In this activity, students use the measurements they just gathered to create their scale floor plans. Each student selects one of the paper options, decides on a scale to use, and works individually to create their drawing.

Support students as they reason about scale, scaled lengths, and how to go about creating the drawing. Encourage all to pay attention to units as they calculate scaled lengths. Ask students to think about the different ways that we can write a scale. If they struggle, remind students that a scale can be written in different units or written without units.

Action and Expression: Internalize Executive Functions. Chunk this task into more manageable parts to support students who benefit from support with organizational skills in problem solving. For example, invite students to draw one section of the room at a time and monitor students to ensure they are making progress throughout the activity.
Supports accessibility for: Organization; Attention

### Launch

Distribute at least three different types of paper for each group, which could include:

• $$8\frac12 \times 11$$ printer paper
• $$11 \times 17$$ printer paper
• Centimeter graph paper
• $$\frac14$$-inch graph paper
• $$\frac15$$-inch graph paper

Ask each group member to select a paper for their drawing. Encourage variation in paper selections. Explain that they should choose an appropriate scale based on the size of their paper, the size of the classroom, and their chosen units of measurement. This means that the floor plan must fit on the paper and not end up too small (e.g., if the paper is $$11 \times 17$$ inches, the floor plan should not be the size of a postcard).

Give students quiet time to create their floor plan. If the classroom layout is fairly complex, consider asking students to pause after they have completed a certain portion of the drawing (e.g., the main walls of the classroom) so their work may be checked. Alternatively, give them a minute to share their drawing-in-progress with a partner and discuss any issues.

### Student Facing

Your teacher will give you several paper options for your scale floor plan.

1. Determine an appropriate scale for your drawing based on your measurements and your paper choice. Your floor plan should fit on the paper and not end up too small.

2. Use the scale and the measurements your group has taken to draw a scale floor plan of the classroom. Make sure to:

• Show the scale of your drawing.
• Label the key parts of your drawing (the walls, main openings, etc.) with their actual measurements.
• Show your thinking and organize it so it can be followed by others.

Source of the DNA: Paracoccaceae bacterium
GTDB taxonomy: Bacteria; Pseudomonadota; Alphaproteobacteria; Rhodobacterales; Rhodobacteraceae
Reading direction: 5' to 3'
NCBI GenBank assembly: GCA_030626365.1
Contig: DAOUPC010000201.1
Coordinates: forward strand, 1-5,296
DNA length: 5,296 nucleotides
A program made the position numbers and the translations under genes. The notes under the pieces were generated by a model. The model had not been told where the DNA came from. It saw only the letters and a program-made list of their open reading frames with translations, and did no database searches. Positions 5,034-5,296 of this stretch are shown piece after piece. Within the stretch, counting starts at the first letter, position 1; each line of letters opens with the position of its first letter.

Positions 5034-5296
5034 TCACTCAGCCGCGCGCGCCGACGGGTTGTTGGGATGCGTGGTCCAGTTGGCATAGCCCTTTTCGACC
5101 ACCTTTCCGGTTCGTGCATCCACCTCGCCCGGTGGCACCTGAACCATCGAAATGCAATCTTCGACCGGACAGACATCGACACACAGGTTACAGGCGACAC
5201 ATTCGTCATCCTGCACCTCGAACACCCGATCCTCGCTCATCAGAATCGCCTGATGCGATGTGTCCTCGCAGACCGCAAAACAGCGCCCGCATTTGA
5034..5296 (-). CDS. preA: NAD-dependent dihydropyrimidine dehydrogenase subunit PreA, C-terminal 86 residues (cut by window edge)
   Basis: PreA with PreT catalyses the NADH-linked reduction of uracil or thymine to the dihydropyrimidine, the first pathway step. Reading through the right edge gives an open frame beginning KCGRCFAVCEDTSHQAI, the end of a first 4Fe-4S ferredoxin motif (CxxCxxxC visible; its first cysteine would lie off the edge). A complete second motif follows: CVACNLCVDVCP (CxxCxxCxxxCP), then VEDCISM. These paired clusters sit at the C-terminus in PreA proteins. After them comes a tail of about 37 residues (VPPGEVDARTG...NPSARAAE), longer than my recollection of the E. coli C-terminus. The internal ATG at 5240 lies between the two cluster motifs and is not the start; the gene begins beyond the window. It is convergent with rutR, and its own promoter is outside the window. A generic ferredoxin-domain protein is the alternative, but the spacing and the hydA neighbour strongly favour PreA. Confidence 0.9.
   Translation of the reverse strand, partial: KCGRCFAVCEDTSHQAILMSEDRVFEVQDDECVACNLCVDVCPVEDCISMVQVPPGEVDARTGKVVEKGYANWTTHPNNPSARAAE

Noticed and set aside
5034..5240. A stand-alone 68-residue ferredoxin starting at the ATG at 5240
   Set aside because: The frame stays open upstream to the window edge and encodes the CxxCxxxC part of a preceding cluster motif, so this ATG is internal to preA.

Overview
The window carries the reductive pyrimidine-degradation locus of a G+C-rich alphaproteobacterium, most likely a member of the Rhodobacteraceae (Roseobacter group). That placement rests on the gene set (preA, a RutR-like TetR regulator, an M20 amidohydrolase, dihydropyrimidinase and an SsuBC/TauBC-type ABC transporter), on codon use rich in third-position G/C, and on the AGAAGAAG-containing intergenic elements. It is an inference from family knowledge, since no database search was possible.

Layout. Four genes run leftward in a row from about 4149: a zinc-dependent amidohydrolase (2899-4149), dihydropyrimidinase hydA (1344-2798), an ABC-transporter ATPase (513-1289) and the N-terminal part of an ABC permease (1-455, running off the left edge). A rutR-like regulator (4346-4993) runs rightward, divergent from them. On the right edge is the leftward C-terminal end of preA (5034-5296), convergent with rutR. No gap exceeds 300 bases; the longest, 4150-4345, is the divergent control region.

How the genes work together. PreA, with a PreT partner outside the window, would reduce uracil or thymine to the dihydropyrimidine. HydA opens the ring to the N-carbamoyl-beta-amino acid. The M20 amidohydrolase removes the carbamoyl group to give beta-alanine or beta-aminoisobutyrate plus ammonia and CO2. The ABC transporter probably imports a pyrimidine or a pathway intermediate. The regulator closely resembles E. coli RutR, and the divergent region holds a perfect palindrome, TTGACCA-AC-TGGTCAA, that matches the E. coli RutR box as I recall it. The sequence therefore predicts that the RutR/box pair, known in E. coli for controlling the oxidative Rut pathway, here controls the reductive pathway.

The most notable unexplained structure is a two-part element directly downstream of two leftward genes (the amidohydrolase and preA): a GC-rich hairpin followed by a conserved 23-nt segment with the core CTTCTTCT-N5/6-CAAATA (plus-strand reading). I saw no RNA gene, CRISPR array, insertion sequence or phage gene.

### Student Facing

#### Are you ready for more?

1. If the flooring material in your classroom is to be replaced with 10-inch by 10-inch tiles, how many tiles would it take to cover the entire room? Use your scale drawing to approximate the number of tiles needed.

2. How would using 20-inch by 20-inch tiles (instead of 10-inch by 10-inch tiles) change the number of tiles needed? Explain your reasoning.

### Anticipated Misconceptions

Some students may pick a scale and start drawing without considering how large their completed floor plan will be. Encourage students to consider the size of their paper in order to determine an appropriate scale before they start drawing.

### Activity Synthesis

Small-group and whole-class reflections will occur in the next activity.

## 18.4: Creating a Floor Plan (Part 3) (15 minutes)

### Optional activity

In the final phase of the drawing project, students reflect on and revise their work. Students who chose the same paper option confer in small groups to analyze and compare their floor plans. They discuss their decisions, evaluate the accuracy of their drawings, and then revise them as needed.

After revision, students debrief as a class and discuss how the choice of scale, units, and paper affected the drawing process and the floor plans they created.

### Launch

Arrange students who use the same type and size of paper into small groups. Give them 8–10 minutes to share and explain their drawings. Display and read aloud questions such as the following. Ask students to use them to guide their discussion.

• What scale did you use? How did you decide on the scale?
• Do the scaled measurements in each drawing seem accurate? Do they represent actual measurements correctly?
• Did the scale seem appropriate for the chosen paper? Why or why not?
• What was the first thing you drew in your drawing? Why?
• How did you decide on the objects to show in your drawing?
• What aspects of your drawings are different?
• How could each floor plan be revised to better represent the classroom?

### Student Facing

1. Trade floor plans with another student who used the same paper size as you. Discuss your observations and thinking.
2. Trade floor plans with another student who used a different paper size than you. Discuss your observations and thinking.
3. Based on your discussions, record ideas for how your floor plan could be improved.

### Activity Synthesis

Before debriefing as a class, give students 4–5 minutes of quiet time to reflect. Ask them to write down ideas for revising their floor plan and strategies for creating accurate scale drawings based on their conversation.

Though much of the discussion will take place within the groups, debrief as a class so students can see floor plans created at a variety of scales and on different paper types or sizes. Display a range of scale drawings for all to see and discuss the following questions. (Alternatively, consider posting all students’ work for a gallery walk and ask students to reflect on these questions.)

• What are the differences in these drawings?
• How did different scales impact the final drawing?
• How did the size of paper impact the choice of scale?
• What choices were really important when creating the scale drawing?
• Would these choices be the same if you were doing a different room in the school? Or some other building?
Representing, Conversing: MLR7 Compare and Connect. Use this routine to prepare students for the whole-class discussion. Invite students to quietly circulate and read at least 2 other posters or visual displays in the room prior to the whole-class discussion. Give students quiet think time to consider what is the same and what is different about the visual displays of the floor plans created at a variety of scales and on different paper types or sizes. Next, ask students to find a partner to discuss what they noticed. Listen for and amplify observations that include mathematical language and reasoning about how the choice of scale, units, and paper affect the process of creating scaled drawings.
Design Principle(s): Cultivate conversation